Walking into Encore Records is like stumbling into a corn maze, a disheveled college bedroom and a natural history museum all at once — just 20 times more overwhelming than any of those places. The walls are practically crawling with musical artifacts from the past century, teeming with an otherworldly sort of life that’s completely missing when you’re browsing for obscure records on allmusic.com.
But as daunting as walking into a “mom-and-pop” record store can be, there’s also something incredibly warm and fuzzy about browsing records in a culture den surrounded by fellow music lovers. There’s something magical about pulling a vinyl record from a shelf based purely on the merit of its cover art, handing it to the store clerk and having him play it for you.
This might all sound hunky-dory, but if the financial wallop peer-to-peer music sharing delivers to these stores continues, this experience could be gone faster than you can say “Lady GaGa.”
It’s disturbing to consider how much the market for these homespun businesses has collapsed over the years.
“Ten to 15 years ago, there were actually about 12 record stores in (Ann Arbor). There was a way oversupply,” says John Kerr, the owner of Wazoo Records.
“And, slowly but surely, they’ve all crumbled and there’s just four now, really,” he says. “And probably all four of those stores, including us, are struggling … I don’t really think there’s too many people doing real well in this business.”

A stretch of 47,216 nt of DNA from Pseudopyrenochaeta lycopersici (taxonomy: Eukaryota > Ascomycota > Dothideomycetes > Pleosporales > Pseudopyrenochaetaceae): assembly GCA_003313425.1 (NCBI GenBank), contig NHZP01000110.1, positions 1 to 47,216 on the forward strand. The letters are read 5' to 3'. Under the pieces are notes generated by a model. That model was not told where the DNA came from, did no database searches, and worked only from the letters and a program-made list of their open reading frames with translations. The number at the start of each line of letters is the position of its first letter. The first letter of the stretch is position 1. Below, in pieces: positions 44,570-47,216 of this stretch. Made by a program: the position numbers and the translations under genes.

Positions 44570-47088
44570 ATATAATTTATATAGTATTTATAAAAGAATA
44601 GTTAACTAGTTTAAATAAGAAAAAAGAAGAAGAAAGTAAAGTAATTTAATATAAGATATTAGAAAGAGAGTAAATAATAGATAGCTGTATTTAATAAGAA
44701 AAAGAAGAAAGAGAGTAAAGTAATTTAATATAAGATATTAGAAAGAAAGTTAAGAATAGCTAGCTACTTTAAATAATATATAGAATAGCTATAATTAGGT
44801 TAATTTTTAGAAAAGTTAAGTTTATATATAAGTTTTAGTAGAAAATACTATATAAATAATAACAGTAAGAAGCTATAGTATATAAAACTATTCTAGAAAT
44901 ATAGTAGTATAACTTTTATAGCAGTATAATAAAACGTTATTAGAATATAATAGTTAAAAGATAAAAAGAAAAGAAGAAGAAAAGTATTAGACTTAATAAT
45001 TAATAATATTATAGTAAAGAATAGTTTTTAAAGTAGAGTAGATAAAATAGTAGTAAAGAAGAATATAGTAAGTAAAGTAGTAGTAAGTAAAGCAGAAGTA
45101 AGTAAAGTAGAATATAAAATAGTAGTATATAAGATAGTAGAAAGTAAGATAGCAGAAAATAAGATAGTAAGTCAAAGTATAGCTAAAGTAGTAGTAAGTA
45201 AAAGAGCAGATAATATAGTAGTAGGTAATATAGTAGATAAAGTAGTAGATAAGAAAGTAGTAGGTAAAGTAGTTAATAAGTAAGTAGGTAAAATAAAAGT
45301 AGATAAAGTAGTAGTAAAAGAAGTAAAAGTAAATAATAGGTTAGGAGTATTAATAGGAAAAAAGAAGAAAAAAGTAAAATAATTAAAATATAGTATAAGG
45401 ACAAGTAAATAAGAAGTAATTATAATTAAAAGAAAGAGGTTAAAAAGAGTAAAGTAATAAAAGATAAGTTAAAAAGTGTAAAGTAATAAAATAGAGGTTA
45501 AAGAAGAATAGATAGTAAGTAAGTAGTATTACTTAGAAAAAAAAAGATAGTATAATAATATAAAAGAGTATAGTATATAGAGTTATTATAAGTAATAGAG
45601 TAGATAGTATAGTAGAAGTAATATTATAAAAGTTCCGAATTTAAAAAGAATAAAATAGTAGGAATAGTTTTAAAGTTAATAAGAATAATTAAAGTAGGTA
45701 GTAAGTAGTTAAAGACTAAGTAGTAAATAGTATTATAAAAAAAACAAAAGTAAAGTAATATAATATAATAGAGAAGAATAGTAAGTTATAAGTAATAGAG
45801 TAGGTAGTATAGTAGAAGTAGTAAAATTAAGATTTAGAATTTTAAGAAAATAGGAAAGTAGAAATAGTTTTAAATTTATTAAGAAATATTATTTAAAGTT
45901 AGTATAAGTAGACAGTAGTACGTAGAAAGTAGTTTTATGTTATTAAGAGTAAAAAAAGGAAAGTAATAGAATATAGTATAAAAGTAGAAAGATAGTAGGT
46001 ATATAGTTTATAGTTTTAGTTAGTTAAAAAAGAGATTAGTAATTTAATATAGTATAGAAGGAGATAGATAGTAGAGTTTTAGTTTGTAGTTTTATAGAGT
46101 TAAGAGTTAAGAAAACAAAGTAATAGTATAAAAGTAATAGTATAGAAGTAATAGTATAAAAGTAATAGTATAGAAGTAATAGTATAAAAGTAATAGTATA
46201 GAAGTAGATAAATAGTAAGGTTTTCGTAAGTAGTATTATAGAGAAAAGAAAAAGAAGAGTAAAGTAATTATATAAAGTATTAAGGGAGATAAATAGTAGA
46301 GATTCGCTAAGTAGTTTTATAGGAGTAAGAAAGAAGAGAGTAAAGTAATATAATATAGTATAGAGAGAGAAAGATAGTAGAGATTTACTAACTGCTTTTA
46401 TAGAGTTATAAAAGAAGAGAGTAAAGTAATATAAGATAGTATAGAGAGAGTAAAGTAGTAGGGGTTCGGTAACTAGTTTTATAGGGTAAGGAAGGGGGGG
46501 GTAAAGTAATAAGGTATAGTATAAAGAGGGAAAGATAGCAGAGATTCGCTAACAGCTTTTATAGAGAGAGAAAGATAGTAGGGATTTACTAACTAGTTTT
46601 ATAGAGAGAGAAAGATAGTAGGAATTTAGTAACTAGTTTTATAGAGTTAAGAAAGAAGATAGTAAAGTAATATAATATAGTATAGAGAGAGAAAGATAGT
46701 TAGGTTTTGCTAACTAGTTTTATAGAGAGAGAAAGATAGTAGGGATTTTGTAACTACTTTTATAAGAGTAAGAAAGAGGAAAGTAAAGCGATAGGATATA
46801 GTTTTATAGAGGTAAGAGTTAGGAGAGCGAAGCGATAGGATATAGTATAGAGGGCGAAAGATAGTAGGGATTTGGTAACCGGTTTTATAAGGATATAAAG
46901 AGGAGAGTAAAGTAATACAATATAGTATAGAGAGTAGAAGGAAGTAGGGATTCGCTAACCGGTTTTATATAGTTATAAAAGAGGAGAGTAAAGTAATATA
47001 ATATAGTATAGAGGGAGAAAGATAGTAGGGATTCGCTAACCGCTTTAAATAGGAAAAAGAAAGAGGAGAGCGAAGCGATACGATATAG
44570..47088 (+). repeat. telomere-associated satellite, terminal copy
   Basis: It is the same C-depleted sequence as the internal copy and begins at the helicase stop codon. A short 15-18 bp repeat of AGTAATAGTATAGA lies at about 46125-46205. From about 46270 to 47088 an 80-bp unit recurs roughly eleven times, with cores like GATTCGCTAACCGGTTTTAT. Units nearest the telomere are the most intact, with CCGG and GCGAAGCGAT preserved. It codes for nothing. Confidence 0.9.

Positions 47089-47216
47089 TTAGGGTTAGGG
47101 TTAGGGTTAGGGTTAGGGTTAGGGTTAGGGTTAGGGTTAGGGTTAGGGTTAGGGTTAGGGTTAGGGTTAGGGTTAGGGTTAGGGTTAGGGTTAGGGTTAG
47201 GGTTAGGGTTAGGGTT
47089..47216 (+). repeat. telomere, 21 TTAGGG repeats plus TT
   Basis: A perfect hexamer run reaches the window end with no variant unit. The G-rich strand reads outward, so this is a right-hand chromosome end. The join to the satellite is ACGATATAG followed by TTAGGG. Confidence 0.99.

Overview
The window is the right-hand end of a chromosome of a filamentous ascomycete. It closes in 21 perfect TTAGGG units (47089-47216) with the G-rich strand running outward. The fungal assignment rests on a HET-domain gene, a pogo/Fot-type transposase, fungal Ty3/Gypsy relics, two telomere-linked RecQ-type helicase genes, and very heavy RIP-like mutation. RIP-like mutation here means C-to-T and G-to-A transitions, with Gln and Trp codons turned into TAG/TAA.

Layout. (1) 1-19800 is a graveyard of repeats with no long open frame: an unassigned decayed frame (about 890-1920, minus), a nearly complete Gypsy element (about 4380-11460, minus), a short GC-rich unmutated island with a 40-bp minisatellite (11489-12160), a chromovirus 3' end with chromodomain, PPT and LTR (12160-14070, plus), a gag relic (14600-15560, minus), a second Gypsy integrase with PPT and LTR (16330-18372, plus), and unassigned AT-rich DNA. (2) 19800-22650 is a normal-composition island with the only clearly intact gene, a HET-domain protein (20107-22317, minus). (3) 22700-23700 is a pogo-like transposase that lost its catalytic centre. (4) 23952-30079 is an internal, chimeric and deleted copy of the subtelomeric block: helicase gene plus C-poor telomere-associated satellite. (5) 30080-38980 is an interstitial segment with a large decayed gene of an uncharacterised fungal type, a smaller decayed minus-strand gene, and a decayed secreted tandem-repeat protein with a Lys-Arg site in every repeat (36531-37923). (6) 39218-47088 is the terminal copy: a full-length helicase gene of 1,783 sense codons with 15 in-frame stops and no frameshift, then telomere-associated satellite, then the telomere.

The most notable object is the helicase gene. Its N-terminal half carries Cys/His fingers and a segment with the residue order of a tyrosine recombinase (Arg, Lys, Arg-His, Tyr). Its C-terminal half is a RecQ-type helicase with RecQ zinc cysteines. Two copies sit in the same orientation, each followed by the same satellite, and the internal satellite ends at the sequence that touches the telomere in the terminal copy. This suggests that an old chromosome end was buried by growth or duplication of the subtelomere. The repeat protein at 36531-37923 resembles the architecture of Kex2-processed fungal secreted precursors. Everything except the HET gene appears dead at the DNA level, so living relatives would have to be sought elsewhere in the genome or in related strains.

But thanks to the sweat and blood of these record store owners — and a miraculous stroke of cultural karma — these shops are still around, although the payout is slim.
“You’re not gonna get rich at this,” says Matt Bradish of Ann Arbor’s Underground Sounds. “I am not rich. I work a tremendous workload. Most people wouldn’t even contemplate the time commitment.”
To Peter Dale of Encore, Bradish of Underground Sounds, Kerr of Wazoo and Marc and Jeff Taras of PJ’s, owning a record store isn’t a business — it’s a crusade. And if the record industry continues to slump, these precious cultural hubs of community-serving self sacrifice could become an endangered species.
The Internet: Friend and Foe
In many ways, the Internet has been responsible for the economic pickle in which record stores have recently found themselves. According to Dale, the value of CDs has dropped at least 50 percent in the last three years due to the massive availability of albums online.
“(Prices are) gonna continue to go down,” he says. “That’s just the way it is.”
And Kerr adds that Wazoo has certainly been outsourced by sites like Amazon.com that conveniently “sell legitimate CDs on the Internet and have unparalleled selections.”
Still, record store owners have found ways to harness the Internet’s vastness in their favor. Dale mentions how the Internet has made it much easier to advertise to international markets.
“There’s just not enough demand locally to sell a 50- or 100- or 200-dollar record,” he says. “You have to find the audience, and the audience is national if not international.”